R v Richardson; CA (Crim Div)(Lord Taylor of Gosforth LCJ; Owen, Blofeld JJ); 24 May 1993.
Witness statements which did not form part of the prosecution and which were served on the defence as unused material did not render the prosecution under a duty to call the makers as witnesses to give evidence at the defendant's trial. A judge who pressed the prosecution to call such witnesses would, in effect, require them to act as both prosecution and defence.
David Martin Sperry (Registrar of Criminal Appeals) for the appellant; Michael Gale QC, and Louis French (CPS) for the Crown.
William Sindall plc v Cambridgeshire CC; CA (Russell, Evans, Hoffmann LJJ); 21 May 1993.
A purchaser of land under the national conditions of sale takes the risk of easements and incumbrances, apart from those of which the vendor had knowledge or means of knowledge. In selling subject to condition 14, which was not an exclusion clause and did not have to satisfy a test of reasonableness, the council was not warranting that the land was fit for any particular purpose and having made reasonable investigations was not liable in misrepresentation for a subsequently discovered defect in title.
Terence Etherton QC, and Steven Kovats (Sharpe Pritchard) for the council; Jules Sher QC, and Reziya Harrison (Miller & Co, Cambridge) for the purchaser.
R v Wandsworth LBC, Ex p Oteng; CA (Lloyd, Butler-Sloss, Roch LJJ); 10 June 1993.
An applicant who, with her sisters, transferred their interests in the parental home to their mother a few months after they and the mother had exercised their statutory right to buy the house from the local authority, and who did not physically occupy the property as she had moved over two years previously, did not, by surrendering her interest in the property, become homeless intentionally within section 60 of the Housing Act 1985.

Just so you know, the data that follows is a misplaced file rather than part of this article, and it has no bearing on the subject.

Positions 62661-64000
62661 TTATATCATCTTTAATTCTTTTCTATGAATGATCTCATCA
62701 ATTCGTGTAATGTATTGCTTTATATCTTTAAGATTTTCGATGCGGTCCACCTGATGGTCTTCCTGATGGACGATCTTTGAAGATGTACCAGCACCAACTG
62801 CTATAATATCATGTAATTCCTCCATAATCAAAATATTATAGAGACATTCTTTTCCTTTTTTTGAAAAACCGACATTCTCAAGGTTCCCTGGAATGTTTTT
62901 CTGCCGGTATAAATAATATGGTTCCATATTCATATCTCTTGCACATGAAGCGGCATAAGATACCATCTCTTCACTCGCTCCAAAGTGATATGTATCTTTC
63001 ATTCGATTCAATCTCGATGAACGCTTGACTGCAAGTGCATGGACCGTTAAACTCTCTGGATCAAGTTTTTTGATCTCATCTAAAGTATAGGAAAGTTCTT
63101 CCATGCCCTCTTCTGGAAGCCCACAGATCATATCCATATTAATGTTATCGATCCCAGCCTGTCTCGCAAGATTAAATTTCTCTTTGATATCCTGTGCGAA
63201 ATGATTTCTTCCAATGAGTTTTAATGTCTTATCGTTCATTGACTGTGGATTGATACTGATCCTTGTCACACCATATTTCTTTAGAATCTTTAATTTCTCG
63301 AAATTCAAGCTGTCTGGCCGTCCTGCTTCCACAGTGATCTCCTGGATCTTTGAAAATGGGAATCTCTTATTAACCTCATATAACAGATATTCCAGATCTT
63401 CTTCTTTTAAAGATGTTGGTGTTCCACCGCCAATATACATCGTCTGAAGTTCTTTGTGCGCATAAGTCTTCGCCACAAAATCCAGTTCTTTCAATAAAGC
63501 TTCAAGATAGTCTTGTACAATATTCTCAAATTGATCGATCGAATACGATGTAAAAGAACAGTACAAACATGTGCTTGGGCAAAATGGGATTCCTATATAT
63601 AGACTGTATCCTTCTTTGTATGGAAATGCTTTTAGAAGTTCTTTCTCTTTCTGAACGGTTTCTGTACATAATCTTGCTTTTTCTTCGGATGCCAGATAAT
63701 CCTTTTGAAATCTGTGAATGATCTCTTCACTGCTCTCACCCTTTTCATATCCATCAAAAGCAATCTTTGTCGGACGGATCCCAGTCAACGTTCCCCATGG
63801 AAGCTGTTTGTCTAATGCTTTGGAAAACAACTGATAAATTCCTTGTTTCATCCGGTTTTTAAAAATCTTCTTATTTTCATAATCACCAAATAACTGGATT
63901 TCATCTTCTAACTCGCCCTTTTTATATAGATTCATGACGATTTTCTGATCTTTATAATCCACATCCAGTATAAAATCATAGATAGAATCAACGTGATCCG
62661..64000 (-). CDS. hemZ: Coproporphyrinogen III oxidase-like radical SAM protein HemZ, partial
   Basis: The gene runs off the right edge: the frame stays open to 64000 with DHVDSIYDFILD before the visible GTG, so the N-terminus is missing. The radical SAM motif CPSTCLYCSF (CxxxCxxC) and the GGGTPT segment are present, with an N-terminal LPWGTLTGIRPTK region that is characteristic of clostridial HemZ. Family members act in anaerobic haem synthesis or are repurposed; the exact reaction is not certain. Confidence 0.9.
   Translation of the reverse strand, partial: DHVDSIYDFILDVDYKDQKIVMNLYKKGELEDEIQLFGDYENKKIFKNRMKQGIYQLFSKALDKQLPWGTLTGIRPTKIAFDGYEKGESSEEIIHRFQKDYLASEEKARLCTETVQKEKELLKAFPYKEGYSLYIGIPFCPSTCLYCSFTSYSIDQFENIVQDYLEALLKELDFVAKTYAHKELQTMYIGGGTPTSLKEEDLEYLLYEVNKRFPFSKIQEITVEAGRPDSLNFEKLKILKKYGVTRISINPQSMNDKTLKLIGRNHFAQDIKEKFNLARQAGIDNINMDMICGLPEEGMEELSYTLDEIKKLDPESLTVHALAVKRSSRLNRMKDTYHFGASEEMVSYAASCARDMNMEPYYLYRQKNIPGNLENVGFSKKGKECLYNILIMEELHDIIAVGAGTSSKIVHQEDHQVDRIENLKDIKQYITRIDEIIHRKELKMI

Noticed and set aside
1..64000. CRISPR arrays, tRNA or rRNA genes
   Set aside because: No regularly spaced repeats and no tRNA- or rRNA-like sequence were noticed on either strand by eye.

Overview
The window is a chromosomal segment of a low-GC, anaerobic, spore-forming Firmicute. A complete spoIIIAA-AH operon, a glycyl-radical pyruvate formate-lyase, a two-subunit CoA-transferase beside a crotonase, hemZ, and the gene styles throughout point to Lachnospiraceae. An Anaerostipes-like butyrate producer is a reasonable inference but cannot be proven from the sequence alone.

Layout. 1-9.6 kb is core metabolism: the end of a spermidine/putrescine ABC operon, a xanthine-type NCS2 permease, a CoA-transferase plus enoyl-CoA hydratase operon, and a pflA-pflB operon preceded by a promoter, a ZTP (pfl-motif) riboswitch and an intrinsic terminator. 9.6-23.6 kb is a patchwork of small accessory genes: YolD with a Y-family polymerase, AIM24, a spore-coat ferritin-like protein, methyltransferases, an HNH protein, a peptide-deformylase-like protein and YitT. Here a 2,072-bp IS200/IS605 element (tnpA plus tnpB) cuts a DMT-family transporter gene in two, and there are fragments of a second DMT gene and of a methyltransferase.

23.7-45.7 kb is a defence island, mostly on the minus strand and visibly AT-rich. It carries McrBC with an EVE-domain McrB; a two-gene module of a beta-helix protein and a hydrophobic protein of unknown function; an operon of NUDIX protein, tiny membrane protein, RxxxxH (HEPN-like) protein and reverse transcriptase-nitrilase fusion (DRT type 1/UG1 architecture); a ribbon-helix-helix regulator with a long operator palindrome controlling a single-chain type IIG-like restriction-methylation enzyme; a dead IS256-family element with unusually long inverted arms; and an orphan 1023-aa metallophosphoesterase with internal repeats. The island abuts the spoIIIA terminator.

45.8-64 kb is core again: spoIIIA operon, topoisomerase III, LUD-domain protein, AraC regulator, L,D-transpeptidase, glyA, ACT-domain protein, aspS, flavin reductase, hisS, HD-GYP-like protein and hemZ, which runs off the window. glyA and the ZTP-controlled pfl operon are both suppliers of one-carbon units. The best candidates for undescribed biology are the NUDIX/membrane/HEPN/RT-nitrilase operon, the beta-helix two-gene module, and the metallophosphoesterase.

Mark Wonnacott (Mildred & Beaumont) for the applicant; Mary Cook (Borough Solicitor) for the council.
Brackenbank Lodge Ltd v Peart; CA (Russell, Simon Brown LJJ, Sir Michael Fox); 27 May 1993.
A stint, called a cattlegate, could be either an incorporeal right of grazing or a right to graze on land held in common with other stintholders, and it was the latter which a private enclosure Act of 1799 had awarded to stintholders on Burnhope Moor, Durham. Their proprietary interest, which was entered in the ownership register of common land maintained by Durham council, defeated the respondent's claim to hold the moor in freehold.
Sheila Cameron QC, and John Fryer Spedding (Cartmell Shepherd, Penrith) for the stintholders; Peter B Keenan (Snowball Tucker & Bibby, Consett) for the respondent.
British Railways Board v Franklin; CA (Sir Thomas Bingham MR, Nolan LJ, Sir Michael Fox); 27 May 1993.
Tax and national insurance contributions deducted by British Rail from sick pay paid to an employee, for which they accounted to the Inland Revenue and the Department of Social Security, were not reimbursable by the employee under his conditions of service, which provided that 'in respect of absence due to an accident or injury either on or off duty, sick pay . . . will be paid as a loan which will be repayable to British Rail in the event of the member of staff . . . recovering damages from a third party or British Rail . . .'. Although the employee had sustained an accident at work and been paid damages by British Rail, it was inappropriate to describe those sums as constituting in any sense of the word a 'loan' which was 'repayable' by the employee to British Rail. Alexander Hill-Smith (Russell Jones & Walker) for the employee; Gregory Treverton-Jones (British Railways Board Solicitor) for British Rail; William Charles (Inland Revenue Solicitor) for the Revenue.Reuse content